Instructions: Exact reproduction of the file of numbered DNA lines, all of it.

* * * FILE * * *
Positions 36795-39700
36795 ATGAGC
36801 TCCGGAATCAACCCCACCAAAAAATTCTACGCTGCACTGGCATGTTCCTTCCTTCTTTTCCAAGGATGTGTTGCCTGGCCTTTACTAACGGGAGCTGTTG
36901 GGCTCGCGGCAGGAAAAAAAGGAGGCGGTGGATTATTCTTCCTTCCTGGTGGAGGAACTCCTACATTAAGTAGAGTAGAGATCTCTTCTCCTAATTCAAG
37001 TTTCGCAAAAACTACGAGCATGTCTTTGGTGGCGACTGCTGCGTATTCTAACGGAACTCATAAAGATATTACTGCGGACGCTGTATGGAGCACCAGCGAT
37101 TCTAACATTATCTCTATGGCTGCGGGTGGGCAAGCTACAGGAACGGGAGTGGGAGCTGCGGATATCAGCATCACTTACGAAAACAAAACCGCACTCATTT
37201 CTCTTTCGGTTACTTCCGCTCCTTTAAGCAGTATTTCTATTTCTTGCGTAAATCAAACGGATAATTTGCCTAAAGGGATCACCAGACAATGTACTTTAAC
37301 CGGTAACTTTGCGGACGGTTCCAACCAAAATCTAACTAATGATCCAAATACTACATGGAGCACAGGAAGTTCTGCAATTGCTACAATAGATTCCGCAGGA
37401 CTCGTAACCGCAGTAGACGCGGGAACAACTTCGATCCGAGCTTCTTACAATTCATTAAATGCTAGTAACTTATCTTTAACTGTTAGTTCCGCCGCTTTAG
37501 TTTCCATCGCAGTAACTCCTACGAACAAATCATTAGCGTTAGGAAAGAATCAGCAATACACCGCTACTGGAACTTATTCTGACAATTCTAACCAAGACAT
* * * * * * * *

Positions 36795-39700
36795 ATGAGC
36801 TCCGGAATCAACCCCACCAAAAAATTCTACGCTGCACTGGCATGTTCCTTCCTTCTTTTCCAAGGATGTGTTGCCTGGCCTTTACTAACGGGAGCTGTTG
36901 GGCTCGCGGCAGGAAAAAAAGGAGGCGGTGGATTATTCTTCCTTCCTGGTGGAGGAACTCCTACATTAAGTAGAGTAGAGATCTCTTCTCCTAATTCAAG
37001 TTTCGCAAAAACTACGAGCATGTCTTTGGTGGCGACTGCTGCGTATTCTAACGGAACTCATAAAGATATTACTGCGGACGCTGTATGGAGCACCAGCGAT
37101 TCTAACATTATCTCTATGGCTGCGGGTGGGCAAGCTACAGGAACGGGAGTGGGAGCTGCGGATATCAGCATCACTTACGAAAACAAAACCGCACTCATTT
37201 CTCTTTCGGTTACTTCCGCTCCTTTAAGCAGTATTTCTATTTCTTGCGTAAATCAAACGGATAATTTGCCTAAAGGGATCACCAGACAATGTACTTTAAC
37301 CGGTAACTTTGCGGACGGTTCCAACCAAAATCTAACTAATGATCCAAATACTACATGGAGCACAGGAAGTTCTGCAATTGCTACAATAGATTCCGCAGGA
37401 CTCGTAACCGCAGTAGACGCGGGAACAACTTCGATCCGAGCTTCTTACAATTCATTAAATGCTAGTAACTTATCTTTAACTGTTAGTTCCGCCGCTTTAG
37501 TTTCCATCGCAGTAACTCCTACGAACAAATCATTAGCGTTAGGAAAGAATCAGCAATACACCGCTACTGGAACTTATTCTGACAATTCTAACCAAGACAT